Women Worth Watching 2015
PNC’s EVP Partners with Communities to Deliver Financial Education to All
A member of the PNC team since 2006, Ina Murray served has as retail banking market manager in St. Louis and regional manager in the Northern Virginia region before being named executive vice president and retail market manager for the Chicago–Wisconsin markets. Under her leadership, the bank achieved double-digit growth and created highly engaged, customer-focused teams. She excels at sales management—particularly in key growth markets, where she creates and develops local strategies for business development and community-based initiatives that support financial education.
Ina spent many of her 27 years in the banking business with Washington Mutual Bank in Southern California. When Washington Mutual entered the Chicago region, she was selected as a regional manager to help launch one of the largest market entries in banking history. In less than 36 months, the bank’s retail team successfully opened 167 new locations in Chicago.
“Take control of your career and help others achieve their goals.”
“Being a woman in my profession has been rewarding,” said Ina, “as I have an opportunity to do what I love every day. I am fortunate to be able to inspire, coach, develop and mentor employees to achieve their aspirations. As my team is committed to helping our customers achieve financial well-being, I also feel that my work is meaningful.”
Her participation in various community initiatives include her current role on the board of directors of All Chicago, an organization that provides immediate resources with long-term housing solutions to help people in need of housing and those trying to keep their homes. Ina also partnered with community and nonprofit organization leaders to conduct financial education workshops. The program gives PNC the opportunity to work with faith leaders and other strategic partners in Chicago communities to promote financial education and financial well-being.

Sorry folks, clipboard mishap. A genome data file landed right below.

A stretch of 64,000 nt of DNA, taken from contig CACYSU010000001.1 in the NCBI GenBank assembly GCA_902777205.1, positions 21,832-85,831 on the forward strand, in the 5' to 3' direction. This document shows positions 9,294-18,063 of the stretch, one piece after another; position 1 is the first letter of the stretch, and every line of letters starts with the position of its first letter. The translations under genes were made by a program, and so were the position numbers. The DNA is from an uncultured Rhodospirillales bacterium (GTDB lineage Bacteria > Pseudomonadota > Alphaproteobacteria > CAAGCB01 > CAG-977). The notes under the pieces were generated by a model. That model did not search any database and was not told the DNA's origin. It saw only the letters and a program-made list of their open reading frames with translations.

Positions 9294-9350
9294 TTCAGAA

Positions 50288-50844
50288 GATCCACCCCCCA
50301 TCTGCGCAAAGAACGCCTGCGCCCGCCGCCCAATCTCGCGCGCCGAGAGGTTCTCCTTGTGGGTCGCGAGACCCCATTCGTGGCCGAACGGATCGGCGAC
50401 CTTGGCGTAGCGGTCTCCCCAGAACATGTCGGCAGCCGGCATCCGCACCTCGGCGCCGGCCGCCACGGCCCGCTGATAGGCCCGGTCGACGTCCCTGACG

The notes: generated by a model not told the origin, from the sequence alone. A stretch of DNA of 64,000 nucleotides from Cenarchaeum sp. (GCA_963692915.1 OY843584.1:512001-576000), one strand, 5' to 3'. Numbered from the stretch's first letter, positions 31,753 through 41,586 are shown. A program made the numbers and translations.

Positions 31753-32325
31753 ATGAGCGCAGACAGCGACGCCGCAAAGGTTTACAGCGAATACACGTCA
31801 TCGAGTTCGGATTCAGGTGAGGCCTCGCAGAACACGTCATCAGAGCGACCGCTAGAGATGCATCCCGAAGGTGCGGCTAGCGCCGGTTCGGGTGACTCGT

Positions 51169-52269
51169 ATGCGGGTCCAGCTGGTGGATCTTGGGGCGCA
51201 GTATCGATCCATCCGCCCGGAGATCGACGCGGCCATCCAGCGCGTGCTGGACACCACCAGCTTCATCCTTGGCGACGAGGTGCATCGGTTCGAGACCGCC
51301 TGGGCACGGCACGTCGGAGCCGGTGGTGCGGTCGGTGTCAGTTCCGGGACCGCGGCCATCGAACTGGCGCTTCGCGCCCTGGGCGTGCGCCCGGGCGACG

Her community outreach leadership efforts have earned several service awards, including Community Reinvestment Act recognition for outstanding work in the South Central communities of Los Angeles and Chicago.
Education: Majored in Business Administration, California State University-Dominguez Hills and graduated from the University of Washington Pacific Coast Graduate School of Banking.
First Job: High School Intern – Bank Teller
What I’m Reading: “Lean In” by Sheryl Sandberg and Neil Scovell
Words I live by: “If we want more as leaders, we have to become more.”
The most important quality a woman leader should have is…
…objectivity. Female leaders need to be assertive, persuasive and collaborative. These qualities create a leadership style that is transparent, forthcoming and inclusive and that supports consensus building.
The career advice I’d give my former self:
Don’t be afraid. Take more risk and make bolder moves. Encourage yourself to learn and grow and always be open to feedback. Take control of your career and help others achieve their goal.
The one thing I’d do differently in my career, knowing what I know now, is…
…I would have understood earlier in my career that everyone has his or her own journey and that circumstances don’t define who you are. I now know to honor what is possible, to have faith in myself and to believe in my ability to succeed.
When I really need to focus on a project, I…
…retreat to my office or a quiet space where I can think.
My biggest career leap (and what I learned from it) was…
…a promotion required me to relocate from the west coast to the mid-west. The social, cultural and economic differences that I encountered both in my new role and in my new home forced me to reevaluate my leadership style and my priorities.
Being a woman in my profession has been…
…rewarding, as I have an opportunity to do what I love every day. I am fortunate to be able to inspire, coach, develop and mentor employees to achieve their aspirations. As my team is committed to helping our customers achieve financial well-being, I also feel that my work is meaningful.
I’ve learned that failure is…
…an opportunity for growth.
I maintain a healthy personal life by…
…maintaining a healthy work/life balance. I regularly find time to spend with family and friends and constantly reevaluate my priorities.
I knew my present career was what I wanted to do when…
…I saw the impact that financial planning, advice, and education can have on others.